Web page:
Karl Richter (conductor)

Karl Richter (15 October 1926 – 15 February 1981) was a German conductor, choirmaster, organist, pianist and harpsichordist.

Karl Richter
Born(1926-10-15)15 October 1926
Died15 February 1981(1981-02-15) (aged 54)
  • Orchestral and choral conductor
  • Organist, pianist and harpsichordist
Gladys Müller
(m. 1952)
  • Tobias Richter (b. 1953)
  • Simone Richter (b. 1961)

Early life and educationEdit

Karl Richter was born in Plauen to Christian Johannes Richter, a Protestant pastor, and Clara Hedwig Richter. He studied first in Dresden, where he was a member of the Dresdner Kreuzchor and later in Leipzig, where he received his degree in 1949. He studied with Günther Ramin, Karl Straube and Rudolf Mauersberger.[1]


In 1949, the year of his graduation, Richter became organist at St. Thomas Church, Leipzig, where Johann Sebastian Bach was the music director for 27 years. During his tenure there, he was witness to the inauguration of Bach's new grave and prepared a special performance of Bach's "St. Anne" Prelude and Fugue in E-flat for the reception.[1]

In 1952, after marrying Gladys Müller, who bore him two children, Tobias and Simone, he moved to Munich, where he taught at the conservatory there and was cantor and organist at St. Mark's Church.

In 1954, Richter founded the Münchener Bach-Chor (Munich Bach Choir), and soon after, the Münchener Bach-Orchester (Munich Bach Orchestra), which rapidly became established as a prominent international ensemble and noted for its interpretations of the works of J. S. Bach and other composers. In the 1960s and 1970s he recorded often and toured Japan, the United States, Canada, Latin America, Eastern Europe and the Soviet Union. Richter served as conductor of both ensembles from 1954 until 1981.[2] In 1977, a recording of the First Movement from Bach's Brandenburg Concerto No. 2 in F by the Munich Bach Orchestra under Richter was selected by NASA to be included on the Voyager Golden Record, a gold-plated copper record that was sent into space on the Voyager space craft. The record contained sounds and images which had been selected as examples of the diversity of life and culture on Earth.[3][4][5]

Richter played and conducted a wide range of music (sacred works from Heinrich Schütz to Max Reger, as well as the symphonic and concerto repertoire of the Classical and Romantic periods – even including Bruckner symphonies), but is best remembered for his interpretations of Johann Sebastian Bach and Handel. Richter's performances were known for their soul-searching, intense and festive manner. He avoided the fluctuations in tempo that were previously characteristic of the prevailing Romantic manner of interpreting Bach, and devoted much attention to the woodwinds and to balance in general. His recordings from 1958 to 1970 are notable for "discipline, rhythmic tautness and expressive intensity".[6]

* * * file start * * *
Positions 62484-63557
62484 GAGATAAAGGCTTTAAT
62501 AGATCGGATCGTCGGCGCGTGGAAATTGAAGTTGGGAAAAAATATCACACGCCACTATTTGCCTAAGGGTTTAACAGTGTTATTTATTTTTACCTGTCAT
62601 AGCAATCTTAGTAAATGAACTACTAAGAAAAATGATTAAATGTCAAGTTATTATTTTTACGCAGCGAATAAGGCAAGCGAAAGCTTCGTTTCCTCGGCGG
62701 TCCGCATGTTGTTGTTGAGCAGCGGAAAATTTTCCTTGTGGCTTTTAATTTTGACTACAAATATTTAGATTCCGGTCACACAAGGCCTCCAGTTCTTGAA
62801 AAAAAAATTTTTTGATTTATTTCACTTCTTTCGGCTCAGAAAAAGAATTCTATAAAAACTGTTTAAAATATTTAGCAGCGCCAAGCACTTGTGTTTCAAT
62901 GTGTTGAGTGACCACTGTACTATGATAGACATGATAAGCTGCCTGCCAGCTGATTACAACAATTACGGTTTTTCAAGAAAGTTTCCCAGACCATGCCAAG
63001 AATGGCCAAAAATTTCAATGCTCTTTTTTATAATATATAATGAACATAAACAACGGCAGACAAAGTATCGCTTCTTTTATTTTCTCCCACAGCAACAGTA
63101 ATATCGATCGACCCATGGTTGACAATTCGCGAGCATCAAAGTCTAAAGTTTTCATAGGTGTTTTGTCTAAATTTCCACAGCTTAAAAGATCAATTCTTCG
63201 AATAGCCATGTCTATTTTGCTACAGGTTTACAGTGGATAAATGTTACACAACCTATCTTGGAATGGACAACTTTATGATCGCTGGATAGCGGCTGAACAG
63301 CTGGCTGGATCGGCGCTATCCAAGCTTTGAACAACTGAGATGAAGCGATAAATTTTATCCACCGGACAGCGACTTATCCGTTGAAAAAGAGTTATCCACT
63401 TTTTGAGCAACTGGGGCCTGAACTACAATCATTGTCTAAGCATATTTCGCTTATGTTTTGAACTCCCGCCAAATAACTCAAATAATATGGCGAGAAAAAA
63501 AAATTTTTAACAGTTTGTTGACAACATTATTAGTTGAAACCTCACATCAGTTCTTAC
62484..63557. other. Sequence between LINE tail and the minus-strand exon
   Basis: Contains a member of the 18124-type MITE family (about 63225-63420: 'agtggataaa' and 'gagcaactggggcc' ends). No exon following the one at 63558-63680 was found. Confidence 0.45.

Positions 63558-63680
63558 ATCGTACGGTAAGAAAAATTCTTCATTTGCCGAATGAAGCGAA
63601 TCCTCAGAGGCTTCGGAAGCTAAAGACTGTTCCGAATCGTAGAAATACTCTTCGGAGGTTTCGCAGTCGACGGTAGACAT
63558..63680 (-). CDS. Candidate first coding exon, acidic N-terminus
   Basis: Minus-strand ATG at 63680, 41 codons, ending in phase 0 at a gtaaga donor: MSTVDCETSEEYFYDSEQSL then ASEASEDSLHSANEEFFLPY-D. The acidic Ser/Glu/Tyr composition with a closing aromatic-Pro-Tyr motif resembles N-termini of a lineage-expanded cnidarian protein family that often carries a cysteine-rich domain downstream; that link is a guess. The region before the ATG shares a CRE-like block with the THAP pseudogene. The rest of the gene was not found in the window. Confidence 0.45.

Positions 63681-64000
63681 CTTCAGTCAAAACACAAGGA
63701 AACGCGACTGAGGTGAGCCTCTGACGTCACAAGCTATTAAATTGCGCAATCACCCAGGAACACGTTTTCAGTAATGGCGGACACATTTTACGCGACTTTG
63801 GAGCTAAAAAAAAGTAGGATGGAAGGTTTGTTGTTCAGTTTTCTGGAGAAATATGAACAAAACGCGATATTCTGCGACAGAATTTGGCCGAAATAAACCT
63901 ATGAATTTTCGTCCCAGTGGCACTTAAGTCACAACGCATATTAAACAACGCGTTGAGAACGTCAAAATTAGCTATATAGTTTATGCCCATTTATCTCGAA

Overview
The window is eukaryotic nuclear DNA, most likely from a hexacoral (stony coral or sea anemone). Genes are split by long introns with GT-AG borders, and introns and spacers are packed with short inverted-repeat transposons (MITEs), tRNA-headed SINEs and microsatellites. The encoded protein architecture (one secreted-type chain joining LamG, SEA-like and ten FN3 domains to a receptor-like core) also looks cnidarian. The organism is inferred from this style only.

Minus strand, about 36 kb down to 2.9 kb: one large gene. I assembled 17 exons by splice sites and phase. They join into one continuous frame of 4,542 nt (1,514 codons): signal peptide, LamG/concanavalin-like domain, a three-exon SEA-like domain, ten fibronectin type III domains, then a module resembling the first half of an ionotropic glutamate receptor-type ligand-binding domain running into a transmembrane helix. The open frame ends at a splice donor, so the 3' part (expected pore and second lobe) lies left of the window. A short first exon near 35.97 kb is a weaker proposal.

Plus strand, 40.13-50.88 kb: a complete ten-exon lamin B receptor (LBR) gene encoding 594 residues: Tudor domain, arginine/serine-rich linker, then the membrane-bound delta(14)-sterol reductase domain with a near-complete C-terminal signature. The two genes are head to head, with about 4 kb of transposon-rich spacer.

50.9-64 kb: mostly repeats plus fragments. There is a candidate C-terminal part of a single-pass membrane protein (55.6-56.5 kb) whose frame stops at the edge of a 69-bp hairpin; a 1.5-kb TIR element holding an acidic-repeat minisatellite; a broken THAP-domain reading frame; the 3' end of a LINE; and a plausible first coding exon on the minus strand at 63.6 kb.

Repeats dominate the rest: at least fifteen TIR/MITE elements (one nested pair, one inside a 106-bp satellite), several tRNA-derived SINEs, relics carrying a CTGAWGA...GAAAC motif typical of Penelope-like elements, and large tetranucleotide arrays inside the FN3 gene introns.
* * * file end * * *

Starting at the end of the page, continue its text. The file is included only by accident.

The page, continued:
Richter viewed Baroque music as fundamentally impromptu and subjective in nature, explaining in an interview that he had been told his performance of Bach's St. Matthew Passion sounded different from the one he had performed last year. He viewed this observation in a positive light, stating, "It's bad if you play a work with disdainful routine because you have to, and if you no longer have any thoughts or ideas about it." This was one of Richter's strengths, because each concert he conducted was a unique, irreplaceable event, and even though two performances could sound slightly different, both seemed just right in the moment he was playing them. Musicians who played with him acknowledged this and analogized that performing Baroque music with Richter was like playing ping-pong because the back and forth is what directed the piece.[7]

As well as a conductor, Richter is also renowned as a virtuoso harpsichordist and organist. His performances of Bach's organ works are known for their imposing registrations and favorable pace.[citation needed]

Later years and deathEdit

In 1971, Richter suffered a heart attack and thereafter suffered increasing problems with his vision. Consequently, he began to memorize as many works as he could before he might lose his sight. Eventually he had eye surgery, of which he was initially skeptical but which was effective.[7]

When asked about the energy-draining self-imposed burden of work he set himself, he would reply "My time is now" and "We Richters don't grow old."[1]

In the 1970s, as the period-instrument revival was burgeoning, according to Nicholas Anderson, "with the growing interest in historically aware performance ... Richter's values were questioned"[citation needed]. In a hotel in Munich in 1981 he suffered a fatal heart attack, and was buried in the Enzenbühl cemetery in Zürich eight days later.


  1. ^ a b c Wörner, Roland (2006). "Karl Richter 1926–1981 / His Life and Work" (PDF). Conventus Musicus. Conventus Musicus. Retrieved 13 December 2015.
  2. ^ "Munchener Bach-Orchster (Orchestra) – Short History". www.bach-cantatas.com.
  3. ^ "Voyager – Music on the Golden Record". voyager.jpl.nasa.gov. Retrieved 4 May 2021.
  4. ^ "Late Junction: The songs they sent to space". www.bbc.co.uk. BBC Radio 3. Retrieved 4 May 2021.
  5. ^ Sagan, Carl. Murmurs of Earth. Random House Publishing Group. ISBN 978-0-307-80202-6.
  6. ^ Nicholas Anderson, "Karl Richter," in Oxford Composer Companions: J. S. Bach, Oxford University Press, 1999, p. 420
  7. ^ a b Lindemann, Klaus. "The Legacy of Karl Richter", Deutsche Grammophon, 11 April 2006.


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